Stem Cells International

Stem Cells International / 2019 / Article
Special Issue

Stem Cell Derived Organoids in Human Disease and Development

View this Special Issue

Research Article | Open Access

Volume 2019 |Article ID 3298432 | 11 pages | https://doi.org/10.1155/2019/3298432

Constructing an Isogenic 3D Human Nephrogenic Progenitor Cell Model Composed of Endothelial, Mesenchymal, and SIX2-Positive Renal Progenitor Cells

Academic Editor: Stefan Liebau
Received20 Dec 2018
Accepted20 Mar 2019
Published02 May 2019

Abstract

Urine has become the source of choice for noninvasive renal epithelial cells and renal stem cells which can be used for generating induced pluripotent stem cells. The aim of this study was to generate a 3D nephrogenic progenitor cell model composed of three distinct cell types—urine-derived SIX2-positive renal progenitor cells, iPSC-derived mesenchymal stem cells, and iPSC-derived endothelial cells originating from the same individual. Characterization of the generated mesenchymal stem cells revealed plastic adherent growth and a trilineage differentiation potential to adipocytes, chondrocytes, and osteoblasts. Furthermore, these cells express the typical MSC markers CD73, CD90, and CD105. The induced endothelial cells express the endothelial cell surface marker CD31. Upon combination of urine-derived renal progenitor cells, induced mesenchymal stem cells, and induced endothelial cells at a set ratio, the cells self-condensed into three-dimensional nephrogenic progenitor cells which we refer to as 3D-NPCs. Immunofluorescence-based stainings of sectioned 3D-NPCs revealed cells expressing the renal progenitor cell markers (SIX2 and PAX8), podocyte markers (Nephrin and Podocin), the endothelial marker (CD31), and mesenchymal markers (Vimentin and PDGFR-β). These 3D-NPCs share kidney progenitor characteristics and thus the potential to differentiate into podocytes and proximal and distal tubules. As urine-derived renal progenitor cells can be easily obtained from cells shed into urine, the generation of 3D-NPCs directly from renal progenitor cells instead of pluripotent stem cells or kidney biopsies holds a great potential for the use in nephrotoxicity tests, drug screening, modelling nephrogenesis and diseases.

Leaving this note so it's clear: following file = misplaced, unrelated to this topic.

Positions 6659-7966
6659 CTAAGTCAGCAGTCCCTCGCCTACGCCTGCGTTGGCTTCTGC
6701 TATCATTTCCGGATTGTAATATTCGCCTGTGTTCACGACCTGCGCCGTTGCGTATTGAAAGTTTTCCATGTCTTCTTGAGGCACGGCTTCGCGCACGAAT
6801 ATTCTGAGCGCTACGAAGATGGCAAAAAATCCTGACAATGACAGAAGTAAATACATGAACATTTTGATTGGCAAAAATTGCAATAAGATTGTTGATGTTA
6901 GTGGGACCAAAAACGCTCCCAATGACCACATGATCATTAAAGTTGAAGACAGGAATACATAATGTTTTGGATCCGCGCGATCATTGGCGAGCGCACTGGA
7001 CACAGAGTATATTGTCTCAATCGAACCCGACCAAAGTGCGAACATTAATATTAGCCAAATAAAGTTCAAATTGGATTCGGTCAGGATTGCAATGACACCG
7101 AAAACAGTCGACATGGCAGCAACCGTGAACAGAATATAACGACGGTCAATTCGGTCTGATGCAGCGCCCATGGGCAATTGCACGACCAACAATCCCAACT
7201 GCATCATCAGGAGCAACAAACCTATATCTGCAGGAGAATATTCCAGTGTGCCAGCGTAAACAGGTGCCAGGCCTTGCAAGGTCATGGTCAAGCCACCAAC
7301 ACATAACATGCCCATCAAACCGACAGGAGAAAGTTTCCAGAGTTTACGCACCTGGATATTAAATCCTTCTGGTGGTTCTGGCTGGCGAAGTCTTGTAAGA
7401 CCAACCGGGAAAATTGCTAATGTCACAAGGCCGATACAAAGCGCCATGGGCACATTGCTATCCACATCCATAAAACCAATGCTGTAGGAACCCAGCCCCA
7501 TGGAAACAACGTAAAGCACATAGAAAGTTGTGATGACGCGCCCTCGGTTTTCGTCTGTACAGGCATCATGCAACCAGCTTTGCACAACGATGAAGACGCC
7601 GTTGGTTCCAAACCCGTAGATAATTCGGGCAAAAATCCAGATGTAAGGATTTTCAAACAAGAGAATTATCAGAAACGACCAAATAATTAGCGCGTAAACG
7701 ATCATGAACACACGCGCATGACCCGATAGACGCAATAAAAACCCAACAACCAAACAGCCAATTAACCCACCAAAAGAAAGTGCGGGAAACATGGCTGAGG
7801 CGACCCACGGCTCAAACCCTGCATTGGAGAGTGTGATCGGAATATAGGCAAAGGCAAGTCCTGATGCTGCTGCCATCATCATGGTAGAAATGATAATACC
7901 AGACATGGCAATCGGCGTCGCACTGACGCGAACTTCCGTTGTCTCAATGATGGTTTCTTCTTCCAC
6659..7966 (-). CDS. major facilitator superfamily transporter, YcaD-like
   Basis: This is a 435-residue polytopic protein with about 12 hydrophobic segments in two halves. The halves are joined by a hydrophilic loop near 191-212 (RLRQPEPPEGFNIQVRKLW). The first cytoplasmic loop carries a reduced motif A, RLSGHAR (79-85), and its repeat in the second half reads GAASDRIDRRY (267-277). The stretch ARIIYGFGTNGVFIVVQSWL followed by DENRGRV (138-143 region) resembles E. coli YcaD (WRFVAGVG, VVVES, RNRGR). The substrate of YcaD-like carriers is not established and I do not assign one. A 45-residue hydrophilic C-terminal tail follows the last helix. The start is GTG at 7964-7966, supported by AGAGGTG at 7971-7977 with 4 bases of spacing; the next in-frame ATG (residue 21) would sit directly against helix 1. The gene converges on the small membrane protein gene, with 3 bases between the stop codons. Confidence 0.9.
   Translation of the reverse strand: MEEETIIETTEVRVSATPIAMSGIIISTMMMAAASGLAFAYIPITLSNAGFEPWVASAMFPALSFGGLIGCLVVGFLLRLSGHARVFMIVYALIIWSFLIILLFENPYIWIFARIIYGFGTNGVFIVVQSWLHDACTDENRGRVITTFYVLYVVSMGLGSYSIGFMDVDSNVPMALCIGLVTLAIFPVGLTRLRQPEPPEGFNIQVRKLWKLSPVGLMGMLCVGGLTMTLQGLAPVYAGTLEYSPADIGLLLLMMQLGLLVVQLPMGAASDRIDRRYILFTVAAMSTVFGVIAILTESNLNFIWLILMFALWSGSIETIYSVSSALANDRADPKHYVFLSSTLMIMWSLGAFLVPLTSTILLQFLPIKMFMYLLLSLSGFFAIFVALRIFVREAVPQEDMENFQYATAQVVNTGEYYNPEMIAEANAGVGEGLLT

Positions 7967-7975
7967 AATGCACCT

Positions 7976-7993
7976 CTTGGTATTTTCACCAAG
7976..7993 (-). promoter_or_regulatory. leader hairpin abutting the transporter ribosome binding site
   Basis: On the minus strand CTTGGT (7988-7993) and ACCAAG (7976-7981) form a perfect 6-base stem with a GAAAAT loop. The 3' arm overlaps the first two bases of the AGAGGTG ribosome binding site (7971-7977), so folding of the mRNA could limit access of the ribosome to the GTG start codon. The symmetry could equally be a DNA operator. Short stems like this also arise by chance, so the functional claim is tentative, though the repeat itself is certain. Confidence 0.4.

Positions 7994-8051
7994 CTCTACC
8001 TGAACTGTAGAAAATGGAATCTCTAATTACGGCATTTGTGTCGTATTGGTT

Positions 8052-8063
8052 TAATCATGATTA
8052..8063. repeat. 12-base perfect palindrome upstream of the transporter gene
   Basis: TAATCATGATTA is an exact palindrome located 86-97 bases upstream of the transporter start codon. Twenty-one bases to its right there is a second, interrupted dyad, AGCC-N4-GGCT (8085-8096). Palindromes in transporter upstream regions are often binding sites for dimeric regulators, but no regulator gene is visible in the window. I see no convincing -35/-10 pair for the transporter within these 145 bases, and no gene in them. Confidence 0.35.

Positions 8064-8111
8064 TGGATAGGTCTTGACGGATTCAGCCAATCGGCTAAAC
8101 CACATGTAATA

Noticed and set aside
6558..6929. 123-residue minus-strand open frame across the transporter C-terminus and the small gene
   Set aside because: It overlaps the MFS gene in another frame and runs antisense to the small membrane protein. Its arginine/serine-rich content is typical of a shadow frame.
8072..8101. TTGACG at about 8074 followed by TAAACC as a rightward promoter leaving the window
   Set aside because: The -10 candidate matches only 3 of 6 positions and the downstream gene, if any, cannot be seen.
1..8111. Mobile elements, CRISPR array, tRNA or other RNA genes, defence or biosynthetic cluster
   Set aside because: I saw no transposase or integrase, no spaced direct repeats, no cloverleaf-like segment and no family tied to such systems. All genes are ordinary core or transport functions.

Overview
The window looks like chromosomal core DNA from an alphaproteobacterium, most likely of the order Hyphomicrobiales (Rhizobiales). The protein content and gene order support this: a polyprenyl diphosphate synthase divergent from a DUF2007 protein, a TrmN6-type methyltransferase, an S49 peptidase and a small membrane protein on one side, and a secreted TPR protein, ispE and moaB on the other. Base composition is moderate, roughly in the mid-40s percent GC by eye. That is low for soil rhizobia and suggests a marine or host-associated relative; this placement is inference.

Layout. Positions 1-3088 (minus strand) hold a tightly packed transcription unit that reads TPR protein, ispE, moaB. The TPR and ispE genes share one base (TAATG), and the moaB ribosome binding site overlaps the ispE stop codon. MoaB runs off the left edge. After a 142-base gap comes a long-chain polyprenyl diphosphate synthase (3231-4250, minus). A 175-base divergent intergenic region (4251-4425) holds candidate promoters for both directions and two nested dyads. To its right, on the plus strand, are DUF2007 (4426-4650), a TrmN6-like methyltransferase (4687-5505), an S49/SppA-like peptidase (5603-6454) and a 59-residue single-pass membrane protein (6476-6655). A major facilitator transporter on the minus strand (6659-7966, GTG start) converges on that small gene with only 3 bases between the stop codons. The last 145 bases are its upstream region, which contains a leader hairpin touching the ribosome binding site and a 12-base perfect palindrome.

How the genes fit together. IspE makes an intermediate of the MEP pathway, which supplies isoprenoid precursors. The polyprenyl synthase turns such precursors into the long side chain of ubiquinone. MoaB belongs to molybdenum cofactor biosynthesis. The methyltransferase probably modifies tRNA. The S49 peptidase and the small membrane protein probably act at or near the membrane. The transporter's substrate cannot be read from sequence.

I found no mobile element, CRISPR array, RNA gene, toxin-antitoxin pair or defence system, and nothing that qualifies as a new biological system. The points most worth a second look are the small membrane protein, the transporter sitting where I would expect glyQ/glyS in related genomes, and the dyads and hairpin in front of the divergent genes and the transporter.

1. Introduction

Many disease conditions, including renal diseases, require replacement of tissues or organs. Organ or tissue transplantation is the only effective and most widely used medical treatment [1]. As stem cells can be used for the generation of autologous, specialized cell types, stem cell-based therapies are an alternative to transplantation [2]. However, both treatments face major problems: worldwide donor shortage, poor immunohistocompatibility between the donor and recipient, and the probability of side effects such as teratoma and tumor formation upon stem cell therapy. An alternative to kidney transplantations is the use of renal progenitor cells, which can be isolated from human urine [1], in order to generate kidney cell types and subsequently transplantable renal tissues. Physiological processes in the kidney result in thousands of viable kidney cells being shed into the urine [1, 3]. The cell type of interest, i.e., urine stem cell or urine-derived renal progenitor cell (UdRPC), is required for the renewal of kidney cells [4]. UdRPCs have a rice grain-like morphology [3] and share stem cell characteristics including clonogenicity, high expansion capacity, multipotent differentiation potency, and self-renewal driven by SIX2 [3, 5, 6]. In addition, these cells have the potential to be differentiated into numerous cell types present within the kidney.